• Enable the new provenance repository implementation by changing the property 'nifi.provenance.repository.implementation' line to 'nifi.provenance.repository.implementation=org.apache.nifi.provenance.WriteAheadProvenanceRepository'
  • Import the template [here] into nifi. Drag that template onto the graph.
  • Select 'configure' on 'Provenance R/W' group. Enable the internal schema registry and all services. Then on the root of the flow start all components.
  • Now add the reporting task to send the provenance events. Top level -> Controller Settings. Select 'Reporting Tasks'. Add 'SiteToSiteProvenanceReportingTask'. Edit it to change scheduling to '5 secs'. Destination url to 'http://localhost:8080/nifi'. Input port name to 'ProvStream'. Hit apply and start it. You should start seeing data flowing within seconds.
  • Now go into the provenance r/w group and you can use provenance features to quickly look at the content at the various points in the flow and see how the processors are setup to get a feel for how it works.
Provenance Stream Record ReaderWriter XML AVRO JSON CSV (1.5.0+)This example performs the same as the template above, and it includes extra fields added to provenance events as well as an updated ScriptedRecordSetWriter to generate valid XML.1.5.0 

NiFi status history is a useful tool in tracking your throughput and queue metrics, but how can you store this data long term?  This template works in tandem with the new SiteToSiteStatusReportingTask to automatically pipe status history metrics to an external Elasticsearch instance.

To use this template:

  1. Install Elasticsearch (this template uses Elasticsearch 2.x, but you can use PutElasticsearch5 for 5.x support).
  2. Set up a template for your index:

    curl -XPUT 'localhost:9200/_template/nifi_status' -d '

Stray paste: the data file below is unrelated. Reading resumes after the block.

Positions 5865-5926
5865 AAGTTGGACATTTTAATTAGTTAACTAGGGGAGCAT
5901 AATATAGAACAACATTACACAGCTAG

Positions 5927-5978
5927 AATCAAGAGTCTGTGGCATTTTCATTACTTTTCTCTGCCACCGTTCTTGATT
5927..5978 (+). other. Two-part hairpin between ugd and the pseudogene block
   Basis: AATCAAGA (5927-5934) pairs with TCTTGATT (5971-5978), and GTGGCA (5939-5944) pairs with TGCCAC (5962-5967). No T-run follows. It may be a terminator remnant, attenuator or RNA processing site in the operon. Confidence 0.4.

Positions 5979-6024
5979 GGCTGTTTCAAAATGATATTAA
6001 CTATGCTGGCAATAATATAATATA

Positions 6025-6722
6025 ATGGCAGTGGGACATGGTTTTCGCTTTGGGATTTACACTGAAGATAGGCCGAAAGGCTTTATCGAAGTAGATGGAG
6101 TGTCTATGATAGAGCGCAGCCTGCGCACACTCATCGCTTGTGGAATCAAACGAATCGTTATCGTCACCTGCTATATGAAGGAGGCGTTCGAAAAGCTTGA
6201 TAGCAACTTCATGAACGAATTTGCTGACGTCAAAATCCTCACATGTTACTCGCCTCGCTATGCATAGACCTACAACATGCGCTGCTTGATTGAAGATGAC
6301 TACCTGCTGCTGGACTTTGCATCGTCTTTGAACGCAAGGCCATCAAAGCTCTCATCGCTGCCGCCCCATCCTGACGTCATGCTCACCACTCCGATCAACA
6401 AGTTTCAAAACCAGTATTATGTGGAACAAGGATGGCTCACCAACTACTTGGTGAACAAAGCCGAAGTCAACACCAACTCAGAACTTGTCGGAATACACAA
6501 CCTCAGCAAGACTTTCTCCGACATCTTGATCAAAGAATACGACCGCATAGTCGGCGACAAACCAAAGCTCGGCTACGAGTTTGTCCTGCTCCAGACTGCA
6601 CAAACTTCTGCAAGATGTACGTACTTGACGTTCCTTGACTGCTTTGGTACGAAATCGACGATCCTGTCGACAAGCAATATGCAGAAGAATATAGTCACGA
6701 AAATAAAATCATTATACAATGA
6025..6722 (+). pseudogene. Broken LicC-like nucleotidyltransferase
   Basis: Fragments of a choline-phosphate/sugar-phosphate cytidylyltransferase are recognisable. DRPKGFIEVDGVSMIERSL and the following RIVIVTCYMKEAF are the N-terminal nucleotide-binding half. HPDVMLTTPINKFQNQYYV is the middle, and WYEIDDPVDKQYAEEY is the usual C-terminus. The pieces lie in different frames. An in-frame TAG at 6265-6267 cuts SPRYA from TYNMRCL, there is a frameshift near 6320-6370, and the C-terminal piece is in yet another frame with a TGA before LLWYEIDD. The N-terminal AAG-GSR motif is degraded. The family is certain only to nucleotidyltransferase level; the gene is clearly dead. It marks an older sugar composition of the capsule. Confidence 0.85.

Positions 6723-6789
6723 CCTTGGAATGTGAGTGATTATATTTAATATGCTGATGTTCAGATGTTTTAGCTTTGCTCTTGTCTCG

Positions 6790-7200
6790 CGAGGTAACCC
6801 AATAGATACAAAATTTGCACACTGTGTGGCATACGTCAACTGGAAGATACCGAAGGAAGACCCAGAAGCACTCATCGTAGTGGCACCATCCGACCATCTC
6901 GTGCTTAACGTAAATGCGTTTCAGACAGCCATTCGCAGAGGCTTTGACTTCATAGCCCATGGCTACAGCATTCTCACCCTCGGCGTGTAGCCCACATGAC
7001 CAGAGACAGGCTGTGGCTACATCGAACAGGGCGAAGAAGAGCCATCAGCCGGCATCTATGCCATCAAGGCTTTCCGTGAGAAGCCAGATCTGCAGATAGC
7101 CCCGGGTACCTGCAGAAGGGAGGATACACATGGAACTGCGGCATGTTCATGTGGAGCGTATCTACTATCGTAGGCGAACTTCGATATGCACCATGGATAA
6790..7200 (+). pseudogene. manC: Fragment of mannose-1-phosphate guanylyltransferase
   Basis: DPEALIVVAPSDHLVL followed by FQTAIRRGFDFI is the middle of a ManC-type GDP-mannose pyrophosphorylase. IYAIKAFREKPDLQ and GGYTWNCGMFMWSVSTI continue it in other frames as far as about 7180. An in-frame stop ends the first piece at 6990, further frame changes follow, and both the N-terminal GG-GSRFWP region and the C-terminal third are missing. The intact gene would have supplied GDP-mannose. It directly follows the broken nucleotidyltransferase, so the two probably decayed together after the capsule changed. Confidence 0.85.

"template": "nifi-status*", 
      "order":    1, 
      "aliases": { "current-nifi-status": {}  },
      "mappings": { "nifi": { "properties": {
            "componentType": { "type": "string", "index": "not_analyzed" },
            "componentName": { "type": "string", "index": "not_analyzed" },
            "componentId": { "type": "string", "index": "not_analyzed" },
            "hostname": { "type": "string", "index": "not_analyzed" },
            "processorType": { "type": "string", "index": "not_analyzed" }
      } } }
  3. In NiFi, add a new SiteToSiteStatusReportingTask:

    1. Destination URL should be your nifi instance's URL

    2. Input Port Name should be NiFi Status Input

    3. Batch Size can be 1000

    4. Platform Name should be descriptive of your NiFi instance

    5. You can use the filters to limit the types and names of metrics that are reported

    6. Configure the SSL Context Service if applicable

  4. Drag the NiFi_Status_Elasticsearch template to the top level of your NiFi instance and edit the PutElasticsearchHttp URL to point to your Elasticsearch instance.

  5. Play all the relevant processors and the new input port, as well as the SiteToSiteStatusReportingTask.

Tip: you can use Kibana to visualize the status over time.

Tip: to automatically roll over the time-bound current-nifi-status Elasticsearch index on the first of the month, drag the Rollover_NiFi_Status_Elasticsearch_Index.xml template onto your flow, configure the host name in the processors, and enable all the processors.

1.2.0ConvertRecord, SplitJson, EvaluateJsonPath, UpdateAttribute, PutElasticsearchHttp
Pull_from_Twitter_Garden_Hose.xmlThis flow pulls from Twitter using the garden hose setting; it pulls out some basic attributes from the Json and then routes only those items that are actually tweets.